From Reston, Virginia, USA:
I have been diagnosed with gestational diabetes. Since yesterday, I have started monitoring my blood sugar levels 4 times a day. Readings were 119 2 hours after breakfast, 163 after lunch and 119 after dinner. But, this morning the reading (fasting) was 109. If the reading after dinner is not high, then how come the fasting reading is high? I had 1 cup milk and 1 egg white as a bedtime snack at 10:30 P.M. after I took the dinner reading. My understanding is that my body should recover insulin production after 2 or 3 hours after eating. If my understanding is not correct, please resolve my confusion?
You are right about the after-meal glucose; it should be about back to normal by 3 hours, but in the night you have lots of things happening to raise your glucose. After the meal glucose goes away, your liver is giving you glucose to keep some in the blood stream so you have fuel. Your insulin level and glucagon (another hormone from the pancreas) keep the liver glucose in balance, except when your liver cells are "insulin resistant" and don't turn down the glucose level low enough. Also, the hormones of pregnancy and growth hormone in the early morning hours make you more insulin resistant.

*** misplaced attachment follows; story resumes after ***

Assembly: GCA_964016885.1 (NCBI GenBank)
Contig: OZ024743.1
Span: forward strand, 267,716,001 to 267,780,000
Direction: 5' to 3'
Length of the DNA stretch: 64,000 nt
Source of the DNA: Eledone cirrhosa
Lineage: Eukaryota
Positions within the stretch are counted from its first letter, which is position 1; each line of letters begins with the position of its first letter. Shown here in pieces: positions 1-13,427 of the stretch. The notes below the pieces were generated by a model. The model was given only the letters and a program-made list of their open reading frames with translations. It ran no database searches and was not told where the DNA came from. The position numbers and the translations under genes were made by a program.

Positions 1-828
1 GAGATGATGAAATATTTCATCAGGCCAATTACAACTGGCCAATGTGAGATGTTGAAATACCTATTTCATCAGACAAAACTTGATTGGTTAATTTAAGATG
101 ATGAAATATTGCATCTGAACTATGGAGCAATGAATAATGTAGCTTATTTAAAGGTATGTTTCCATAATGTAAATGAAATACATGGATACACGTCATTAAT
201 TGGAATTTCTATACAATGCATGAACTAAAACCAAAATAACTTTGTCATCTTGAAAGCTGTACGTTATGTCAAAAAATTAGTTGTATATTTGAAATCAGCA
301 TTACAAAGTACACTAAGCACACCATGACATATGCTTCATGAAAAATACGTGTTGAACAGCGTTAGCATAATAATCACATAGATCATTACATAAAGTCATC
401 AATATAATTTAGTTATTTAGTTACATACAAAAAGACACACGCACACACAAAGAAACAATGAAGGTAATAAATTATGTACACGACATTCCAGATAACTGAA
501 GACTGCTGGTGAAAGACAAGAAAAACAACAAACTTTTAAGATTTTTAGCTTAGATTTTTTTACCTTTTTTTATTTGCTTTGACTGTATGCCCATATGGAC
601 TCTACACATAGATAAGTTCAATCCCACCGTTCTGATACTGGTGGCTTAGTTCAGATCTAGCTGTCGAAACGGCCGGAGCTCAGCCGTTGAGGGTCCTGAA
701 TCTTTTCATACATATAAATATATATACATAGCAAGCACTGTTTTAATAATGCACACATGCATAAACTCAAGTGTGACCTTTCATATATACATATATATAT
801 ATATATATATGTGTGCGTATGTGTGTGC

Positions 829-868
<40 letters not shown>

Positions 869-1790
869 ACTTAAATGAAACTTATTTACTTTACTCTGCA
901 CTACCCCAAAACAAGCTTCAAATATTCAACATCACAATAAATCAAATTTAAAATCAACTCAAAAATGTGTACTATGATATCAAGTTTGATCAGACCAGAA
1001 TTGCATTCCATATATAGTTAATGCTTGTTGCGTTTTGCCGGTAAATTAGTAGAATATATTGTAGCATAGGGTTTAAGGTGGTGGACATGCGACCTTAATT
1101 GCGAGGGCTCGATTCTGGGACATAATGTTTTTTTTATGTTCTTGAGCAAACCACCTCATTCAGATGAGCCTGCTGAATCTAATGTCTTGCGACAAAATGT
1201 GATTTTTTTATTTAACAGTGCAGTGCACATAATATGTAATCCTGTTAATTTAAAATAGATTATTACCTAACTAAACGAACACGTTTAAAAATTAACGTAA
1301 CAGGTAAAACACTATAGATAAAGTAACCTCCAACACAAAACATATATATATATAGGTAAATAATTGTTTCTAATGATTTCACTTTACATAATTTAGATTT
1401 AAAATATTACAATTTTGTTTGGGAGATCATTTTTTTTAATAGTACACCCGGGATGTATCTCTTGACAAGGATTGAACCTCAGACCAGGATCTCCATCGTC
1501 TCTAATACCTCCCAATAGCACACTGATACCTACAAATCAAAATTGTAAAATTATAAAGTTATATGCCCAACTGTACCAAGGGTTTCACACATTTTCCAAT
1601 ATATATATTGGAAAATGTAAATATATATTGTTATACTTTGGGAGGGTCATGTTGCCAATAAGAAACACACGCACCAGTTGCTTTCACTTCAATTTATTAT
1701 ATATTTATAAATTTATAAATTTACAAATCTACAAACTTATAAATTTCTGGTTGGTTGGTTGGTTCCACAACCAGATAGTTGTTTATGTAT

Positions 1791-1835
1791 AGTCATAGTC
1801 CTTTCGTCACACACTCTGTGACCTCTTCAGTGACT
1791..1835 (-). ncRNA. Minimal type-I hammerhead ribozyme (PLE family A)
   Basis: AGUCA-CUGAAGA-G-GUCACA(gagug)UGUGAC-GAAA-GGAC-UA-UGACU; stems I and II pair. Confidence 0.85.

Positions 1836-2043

Your goal for the fasting glucose is to be less than 90 mg/dl. If your morning glucose continues to be elevated, you will need an insulin shot at bedtime to get it in the normal range. I can tell you for sure, it is worth it to have a healthy happy baby.
Original posting 29 Jun 1999
Posted to Gestational Diabetes
Last Updated: Tuesday April 06, 2010 15:09:06
This Internet site provides information of a general nature and is designed for educational purposes only. If you have any concerns about your own health or the health of your child, you should always consult with a physician or other health care professional.
This site is published by T-1 Today, Inc. (d/b/a Children with Diabetes), a 501c3 not-for-profit organization, which is responsible for its contents. Our mission is to provide education and support to families living with type 1 diabetes.
© Children with Diabetes, Inc. 1995-2018. Comments and Feedback.